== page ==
Infusing spirits is fun, relatively easy, and can lead to some extremely tasty results. This is especially the case with a fairly neutral clear spirit like vodka. With the right infusion, you can make even the sleepiest of vodkas alive and well — as an ideal sipper in its own right or the perfect addition to a cocktail.
Infusing vodka is a little bit of so many great things. Part foraging, part experimentation, part embracing the power of seasonality, it’s a great way to put your stamp on a bottle. It’s also an excellent way to elevate your at-home cocktail program, whether you’re after a more complex Bloody Mary or an off-the-beaten-path martini.
There are some great options the brands will gladly make for you, from coffee-infused bourbons to flavored gins and flavored vodkas. But for the DIY crowd, it’s hard to beat batching your own at home. That’s why we reached out to Portland restaurant Kachka.
Restaurant co-owner and beverage director Israel Morales has made an acclaimed side hustle out of infusing vodka. The restaurant pours much of it, from birch and black currant riffs to those infused with honey pepper, even tarragon. The horseradish version has become so famous that it gets bottled and sold on its own these days. Together, the lineup shows the versatility of vodka and how it can jump from okay to mesmerizing with the right preparation.
The book KACHKA is a great resource for fine-tuning your infusion game. In fact, we’ve included a great recipe to try out, below. As he states in the book, vodka infusions have been a big deal in places like Russia, Belarus, and Ukraine for generations. Like so many things related to the history of alcohol, they began as a means of both preserving things and offering some medicinal qualities.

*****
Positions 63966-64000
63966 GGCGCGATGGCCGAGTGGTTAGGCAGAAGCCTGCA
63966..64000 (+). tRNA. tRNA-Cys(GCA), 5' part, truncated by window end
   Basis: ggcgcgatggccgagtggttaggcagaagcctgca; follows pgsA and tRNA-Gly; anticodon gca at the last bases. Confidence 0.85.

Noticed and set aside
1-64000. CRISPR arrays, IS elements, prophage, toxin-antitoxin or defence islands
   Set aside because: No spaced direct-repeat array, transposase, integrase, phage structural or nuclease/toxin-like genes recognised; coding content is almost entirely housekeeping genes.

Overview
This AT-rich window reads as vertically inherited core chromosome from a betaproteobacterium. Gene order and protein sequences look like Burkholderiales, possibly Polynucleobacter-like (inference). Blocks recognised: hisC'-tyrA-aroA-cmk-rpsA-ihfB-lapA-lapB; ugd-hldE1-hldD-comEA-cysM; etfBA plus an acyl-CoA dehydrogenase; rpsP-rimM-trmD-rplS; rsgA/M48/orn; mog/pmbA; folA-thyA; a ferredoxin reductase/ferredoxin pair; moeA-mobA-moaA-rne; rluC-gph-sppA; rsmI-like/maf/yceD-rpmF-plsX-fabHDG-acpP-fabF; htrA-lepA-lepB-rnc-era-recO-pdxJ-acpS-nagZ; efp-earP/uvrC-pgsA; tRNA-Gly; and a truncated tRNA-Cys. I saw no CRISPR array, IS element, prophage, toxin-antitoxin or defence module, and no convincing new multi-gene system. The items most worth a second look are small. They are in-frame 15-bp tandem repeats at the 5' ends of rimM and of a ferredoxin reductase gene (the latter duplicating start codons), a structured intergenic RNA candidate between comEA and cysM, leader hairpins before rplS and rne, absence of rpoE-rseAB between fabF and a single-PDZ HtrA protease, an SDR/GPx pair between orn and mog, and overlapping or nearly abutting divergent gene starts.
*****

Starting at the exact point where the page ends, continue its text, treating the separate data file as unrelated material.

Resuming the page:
The book makes a few key suggestions. First, they believe in steeping times. Sometimes you want to infuse well past the peak of flavor to let time mellow things out, while other ingredients require you to stop infusing before “volatile or bitter compounds take over.”
Secondly, don’t shy away from the cheap stuff. Morales opts for perfectly suitable bottom-shelf options. Lastly, shelf life is important. The infusions will lose integrity over time, so make sure to consume them within a couple of months. Beyond that, they won’t make you ill, but they will lack in flavor and intensity.
Beyond the book, there are some general rules to follow when infusing vodka. It’s important to use fresh ingredients when possible and remember to strain the finished product with something like cheesecloth. If you want to keep some of the larger ingredients in the bottle (it does look cool), go for it, but things like seeds and smaller berries may not be welcome in your glass. In terms of infusion environment, think of it as you would wine. Cool and dark is best as the alcohol takes on the character of the added ingredients.
You’re now set up with the basics for infusing some vodka. Put on your mad scientist cap, get some cheap hooch and a few extra vessels for transferring the stuff when it’s time, and get to it.
Excerpted from the book KACHKA by Bonnie Frumkin Morales. Copyright © 2017 by Bonnie Frumkin Morales. Reprinted with permission from Flatiron Books. All rights reserved.
Strawberry vodka is like a time capsule in a shot glass, capturing a bowl of berries at their absolute peak ripeness. And somehow amplifying the flavors, making them even more than they are. One of our best regulars is so enamored with this infusion that he’s been known to drop everything and come running when this highly seasonal infusion is ready. And he’s not alone — it’s something of a religious event around here.
- 1 cup whole strawberries (we use Oregon’s hood strawberries, but any peak-of-season variety will do)
- 1 bottle of vodka (750 ml)
- 2 tablespoons sugar
- Thoroughly wash the strawberries and remove the stems. Place the whole strawberries in a quart-sized mason jar and pour the vodka over it. Screw on the lid and let steep for one week in a dark, cool place. Reserve the vodka bottle for the finished product.
- After steeping, strain the vodka from the strawberries into the bottle using a fine-mesh strainer and funnel. Discard the strawberries. Add the sugar, close the bottle, and shake to combine. Freeze for at least one hour before serving.
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